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Introduction to C.

Data Types Part II


So far we have looked at local variable now we switch our attention to other types of variables supported by the C programming language:

  1. Global Variables
  2. Constant Data Types

Global variables

Variables can be declared as either local variables which can be used inside the function it has been declared in (more on this in further sections) and global variables which are known throughout the entire program. Global variables are created by declaring them outside any function. For example:

int max;


The int max can be used in both main and function f1 and any changes made to it will remain consistent for both functions. The understanding of this will become clearer when you have studied the section on functions but I felt I couldn't complete a section on data types without mentioning global and local variables.

Constant Data Types

Constants refer to fixed values that may not be altered by the program. All the data types we have previously covered can be defined as constant data types if we so wish to do so. The constant data types must be defined before the main function. The format is as follows:

#define CONSTANTNAME value

for example:

#define SALESTAX 0.05

The constant name is normally written in capitals and does not have a semi-colon at the end. The use of constants is mainly for making your programs easier to be understood and modified by others and yourself in the future. An example program now follows:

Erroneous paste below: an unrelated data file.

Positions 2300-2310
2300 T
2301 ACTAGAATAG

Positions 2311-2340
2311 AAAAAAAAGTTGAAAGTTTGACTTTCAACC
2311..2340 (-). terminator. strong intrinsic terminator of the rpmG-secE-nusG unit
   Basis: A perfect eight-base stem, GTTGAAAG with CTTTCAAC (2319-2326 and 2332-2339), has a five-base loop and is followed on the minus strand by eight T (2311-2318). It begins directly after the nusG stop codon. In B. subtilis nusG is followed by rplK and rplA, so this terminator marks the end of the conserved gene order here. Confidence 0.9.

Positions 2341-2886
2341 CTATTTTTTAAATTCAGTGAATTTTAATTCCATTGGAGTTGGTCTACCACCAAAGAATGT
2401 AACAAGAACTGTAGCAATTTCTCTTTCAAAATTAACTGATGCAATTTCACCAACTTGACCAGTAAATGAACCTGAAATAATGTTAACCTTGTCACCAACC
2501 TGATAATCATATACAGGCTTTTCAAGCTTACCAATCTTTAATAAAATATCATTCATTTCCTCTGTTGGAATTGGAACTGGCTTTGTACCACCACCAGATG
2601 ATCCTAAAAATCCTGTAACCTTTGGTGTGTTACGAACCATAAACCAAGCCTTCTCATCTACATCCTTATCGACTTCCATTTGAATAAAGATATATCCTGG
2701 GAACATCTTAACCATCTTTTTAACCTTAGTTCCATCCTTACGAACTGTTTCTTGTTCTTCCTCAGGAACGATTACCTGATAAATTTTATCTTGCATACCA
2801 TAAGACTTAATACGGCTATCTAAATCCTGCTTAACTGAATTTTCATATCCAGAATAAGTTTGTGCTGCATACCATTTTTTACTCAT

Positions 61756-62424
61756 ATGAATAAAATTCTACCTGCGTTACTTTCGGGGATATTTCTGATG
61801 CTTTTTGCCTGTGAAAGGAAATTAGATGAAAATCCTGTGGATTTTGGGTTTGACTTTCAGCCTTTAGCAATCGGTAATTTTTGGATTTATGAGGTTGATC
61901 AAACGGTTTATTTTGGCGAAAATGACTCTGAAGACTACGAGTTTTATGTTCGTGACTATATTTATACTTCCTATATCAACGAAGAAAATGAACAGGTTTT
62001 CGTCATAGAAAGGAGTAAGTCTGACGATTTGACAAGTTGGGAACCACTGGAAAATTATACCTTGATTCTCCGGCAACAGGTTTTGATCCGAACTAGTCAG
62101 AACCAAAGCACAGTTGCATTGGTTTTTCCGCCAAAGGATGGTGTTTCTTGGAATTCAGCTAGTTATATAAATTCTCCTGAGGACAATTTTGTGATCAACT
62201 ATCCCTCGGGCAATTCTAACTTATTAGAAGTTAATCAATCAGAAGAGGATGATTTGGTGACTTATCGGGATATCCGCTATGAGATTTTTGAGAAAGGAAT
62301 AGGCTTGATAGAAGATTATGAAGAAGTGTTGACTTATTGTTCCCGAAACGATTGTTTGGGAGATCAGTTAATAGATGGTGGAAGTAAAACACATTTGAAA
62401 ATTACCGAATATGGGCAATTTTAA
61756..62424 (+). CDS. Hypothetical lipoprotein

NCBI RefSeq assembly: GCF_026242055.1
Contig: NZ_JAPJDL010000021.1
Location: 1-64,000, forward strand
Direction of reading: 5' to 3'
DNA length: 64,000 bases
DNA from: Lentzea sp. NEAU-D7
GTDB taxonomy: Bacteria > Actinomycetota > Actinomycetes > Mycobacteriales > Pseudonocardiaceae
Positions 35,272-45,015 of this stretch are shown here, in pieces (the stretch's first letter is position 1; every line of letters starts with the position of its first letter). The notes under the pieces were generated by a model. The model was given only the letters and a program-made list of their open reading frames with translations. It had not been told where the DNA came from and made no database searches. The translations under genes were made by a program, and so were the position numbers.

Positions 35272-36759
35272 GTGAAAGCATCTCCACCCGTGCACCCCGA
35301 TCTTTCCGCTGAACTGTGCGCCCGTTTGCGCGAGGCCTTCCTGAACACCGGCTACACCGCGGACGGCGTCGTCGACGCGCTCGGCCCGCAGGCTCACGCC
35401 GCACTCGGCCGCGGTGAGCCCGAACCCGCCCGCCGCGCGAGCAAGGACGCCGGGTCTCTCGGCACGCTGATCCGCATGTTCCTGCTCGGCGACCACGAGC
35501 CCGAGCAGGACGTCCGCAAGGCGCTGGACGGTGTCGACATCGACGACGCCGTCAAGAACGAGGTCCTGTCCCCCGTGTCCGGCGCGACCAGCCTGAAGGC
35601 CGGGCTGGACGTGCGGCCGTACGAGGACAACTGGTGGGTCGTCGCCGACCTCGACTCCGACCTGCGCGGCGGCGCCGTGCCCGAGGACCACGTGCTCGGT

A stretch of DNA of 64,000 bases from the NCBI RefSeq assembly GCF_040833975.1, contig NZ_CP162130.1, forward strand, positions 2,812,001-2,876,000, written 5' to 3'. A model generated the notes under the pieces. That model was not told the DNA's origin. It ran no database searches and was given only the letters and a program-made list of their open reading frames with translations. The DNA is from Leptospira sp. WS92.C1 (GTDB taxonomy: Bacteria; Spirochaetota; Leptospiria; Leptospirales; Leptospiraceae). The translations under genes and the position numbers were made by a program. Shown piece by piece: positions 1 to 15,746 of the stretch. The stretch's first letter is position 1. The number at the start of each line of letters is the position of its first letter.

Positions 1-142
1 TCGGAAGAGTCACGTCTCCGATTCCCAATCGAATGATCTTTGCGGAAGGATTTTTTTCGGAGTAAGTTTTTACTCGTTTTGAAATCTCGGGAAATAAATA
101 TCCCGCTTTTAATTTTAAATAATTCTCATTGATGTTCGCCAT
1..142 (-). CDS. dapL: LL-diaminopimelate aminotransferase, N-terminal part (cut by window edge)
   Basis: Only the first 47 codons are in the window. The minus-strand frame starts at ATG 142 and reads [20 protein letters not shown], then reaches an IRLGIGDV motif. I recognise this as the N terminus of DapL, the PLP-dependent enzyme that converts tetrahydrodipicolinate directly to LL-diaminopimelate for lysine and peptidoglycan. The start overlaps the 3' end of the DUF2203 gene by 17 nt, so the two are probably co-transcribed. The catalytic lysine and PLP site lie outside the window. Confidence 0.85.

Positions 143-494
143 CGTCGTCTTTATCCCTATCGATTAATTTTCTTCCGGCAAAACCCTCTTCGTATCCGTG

#define SALESTAX 0.05
#include <stdio.h>
   float amount, taxes, total;
   printf("Enter the amount purchased : ");
   taxes = SALESTAX*amount;
   printf("The sales tax is %4.2f",taxes);
   printf("\n The total bill is %5.2f",total);

The float constant SALESTAX is defined with value 0.05. Three float variables are declared amount, taxes and total. Display message to the screen is achieved using printf and user input handled by scanf. Calculation is then performed and results sent to the screen. If the value of SALESTAX alters in the future it is very easy to change the value where it is defined rather than go through the whole program changing the individual values separately, which would be very time consuming in a large program with several references. The program is also improved when using constants rather than values as it improves the clarity.

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Last updated: 09 July 2001 09:59
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